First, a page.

News / Asia

    Burma's Suu Kyi Wants to be President in 2015

    Burma opposition leader Aung San Suu Kyi smiles during a debate with Myanmar President's Office Minister Soe Thane at the World Economic Forum on East Asia at Myanmar International Convention Center in Naypyitaw, June 6, 2013.
    Burma opposition leader Aung San Suu Kyi smiles during a debate with Myanmar President's Office Minister Soe Thane at the World Economic Forum on East Asia at Myanmar International Convention Center in Naypyitaw, June 6, 2013.
    VOA News
    Burmese opposition leader Aung San Suu Kyi says she wants to become her country's next president in 2015, when national elections are planned as part of an ongoing transition from decades of military rule.

    The Nobel Peace Laureate spoke to delegates attending Thursday's World Economic Forum meeting in Burma's administrative capital, Naypyitaw. It was her most explicit comment about her political ambitions to date.

    "I want to run for president, and I am quite frank about it. If I pretended that I did not want to be president, I would not be honest. And I would rather be honest with my people than otherwise. But, the president is not directly elected. For me to be eligible for the post of the presidency, the constitution will have to be amended,'' she said.

    More political reforms needed

    Burma's longtime military rulers surrendered power in 2011, ushering in a civilian government which allowed Aung San Suu Kyi and members of her National League for Democracy party to win parliamentary seats in 2012 by-elections. She had previously endured 15 years of house arrest under military rule.

    But, the military-drafted Burmese constitution effectively disqualified her from the presidency by stating that anyone who serves in the post cannot have a spouse or children who are foreign nationals. Aung San Suu Kyi's two sons with her late husband Michael Aris are British. The constitution also requires the president to have military experience, which the opposition leader lacks.

    Speaking to reporters at the forum, Aung San Suu Kyi said amendments to major constitutional clauses need more than 75 percent approval in both houses of parliament, where one quarter of lawmakers are unelected military representatives. She said the amendments then would have to be approved in a referendum by more than 50 percent of eligible voters.

    "As I keep saying, at least one brave soldier must say 'I will side with the civilian representatives.' And I think it was in an RAF [Royal Air Force] outfit somewhere I heard that during the second world war they had a motto which was that we do the impossible every day. Miracles take a little longer," she said.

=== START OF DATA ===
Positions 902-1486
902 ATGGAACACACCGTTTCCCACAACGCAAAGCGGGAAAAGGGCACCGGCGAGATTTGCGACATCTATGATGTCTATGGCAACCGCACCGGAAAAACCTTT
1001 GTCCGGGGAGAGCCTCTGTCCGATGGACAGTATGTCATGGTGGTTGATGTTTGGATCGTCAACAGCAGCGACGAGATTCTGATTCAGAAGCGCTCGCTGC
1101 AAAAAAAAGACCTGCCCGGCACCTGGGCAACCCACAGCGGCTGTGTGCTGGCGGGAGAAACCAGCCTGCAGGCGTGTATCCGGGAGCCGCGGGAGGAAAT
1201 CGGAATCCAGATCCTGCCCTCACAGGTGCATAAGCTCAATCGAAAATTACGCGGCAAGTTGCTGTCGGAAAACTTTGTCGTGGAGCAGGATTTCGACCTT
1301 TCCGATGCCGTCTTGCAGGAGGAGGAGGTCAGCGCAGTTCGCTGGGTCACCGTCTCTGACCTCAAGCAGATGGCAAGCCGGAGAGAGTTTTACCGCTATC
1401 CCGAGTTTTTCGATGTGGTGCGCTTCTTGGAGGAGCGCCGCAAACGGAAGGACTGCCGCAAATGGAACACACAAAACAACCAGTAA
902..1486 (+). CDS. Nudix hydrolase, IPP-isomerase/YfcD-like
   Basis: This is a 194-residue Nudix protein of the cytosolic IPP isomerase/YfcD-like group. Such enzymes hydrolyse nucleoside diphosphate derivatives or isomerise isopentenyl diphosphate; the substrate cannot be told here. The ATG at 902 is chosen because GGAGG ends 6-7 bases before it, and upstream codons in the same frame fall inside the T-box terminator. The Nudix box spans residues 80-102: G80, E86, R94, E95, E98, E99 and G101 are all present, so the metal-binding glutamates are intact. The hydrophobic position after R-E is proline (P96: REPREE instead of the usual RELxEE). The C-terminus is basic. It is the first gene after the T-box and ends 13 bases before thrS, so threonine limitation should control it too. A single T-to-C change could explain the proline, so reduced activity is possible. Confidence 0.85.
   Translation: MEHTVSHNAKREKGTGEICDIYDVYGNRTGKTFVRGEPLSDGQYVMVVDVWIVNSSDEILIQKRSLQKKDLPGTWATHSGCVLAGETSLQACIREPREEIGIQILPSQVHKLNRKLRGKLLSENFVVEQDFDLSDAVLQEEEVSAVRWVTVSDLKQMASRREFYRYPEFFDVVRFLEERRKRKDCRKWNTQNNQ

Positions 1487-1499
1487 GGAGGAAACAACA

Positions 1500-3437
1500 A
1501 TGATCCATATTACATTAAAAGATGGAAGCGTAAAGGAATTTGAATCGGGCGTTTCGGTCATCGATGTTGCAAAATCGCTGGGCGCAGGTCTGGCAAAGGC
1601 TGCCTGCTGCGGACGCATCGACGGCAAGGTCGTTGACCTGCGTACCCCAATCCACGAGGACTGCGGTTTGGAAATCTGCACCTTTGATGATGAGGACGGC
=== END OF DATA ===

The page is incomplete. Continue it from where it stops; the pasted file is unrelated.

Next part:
Aung San Suu Kyi's popularity in Burma has caused her to overshadow incumbent President Thein Sein, a former general who also addressed the forum on Thursday. He said his government is "working hard to move from military rule to democracy" and is committed to other goals such as ending ethnic conflicts and reforming the economy.

    Job creation is top priority

    In her news conference, Aung San Suu Kyi responded to a question from VOA's Burmese service about unemployment by saying the creation of new jobs is the top priority expressed by people across the country.

    "They want work, they don't want handouts," she said. "They want the dignity of being able to work for their own living. Number one is jobs, number two is water, number three is roads, number four is electricity, number five is education, number six is health. This is repeated everywhere, everywhere. And so jobs are a priority, especially jobs for our youth."

    She said that in her constituency of Kawmhu, near the Burmese commercial capital Rangoon, graduate unemployment stands at 75 percent, a figure that is close to the national average. The NLD leader said that if young unemployed people lose hope in the future, they will become a social problem for the country.

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    Comment Sorting
    Comments
         
    by: John
    June 17, 2013 7:22 PM
    If you like to create jobs by opening factories, you will need roads, high ways, a good infrastructure to transport the goods factories will produce. So you will need roads before jobs will come. Development always follows transportation.

    She is an ideologist. Still have much to prove if she can provide the mechanics that will improve our way of living.


    by: Joseph from: Chicago
    June 07, 2013 7:15 PM
    Good for Myanmar(Burma). She is sane and wise. She has struggled for democracy and freedom unlike the the present ruler who is a ex general who has only brought lawlessness, corruption, persecution of minorities, killings, lootings, burnings and ethnic cleansing. International community should stop the Buddhist monks in orange frocks from committing crimes against other communities where even christians(Kacin) and muslims are prosecuted. Buddhist countries have produced gangs like Khmer Rouge famous for their killing fields (1.7 million killed), Sri Lanka a Buddhist country full of buddhist monks instigated violence against minority Tamils, Japanese violence against West in WW1 and 2, Ongoing killings among Buddhists instigated by buddhist monks for a old Buddhist Temple on the borders of Laos and Thailand speak volumes against these so called Non violent Buddhist monks and their followers.

    by: Anonymous
    June 06, 2013 1:37 PM
    Is there anyone who didn't see this coming? Just sayin'

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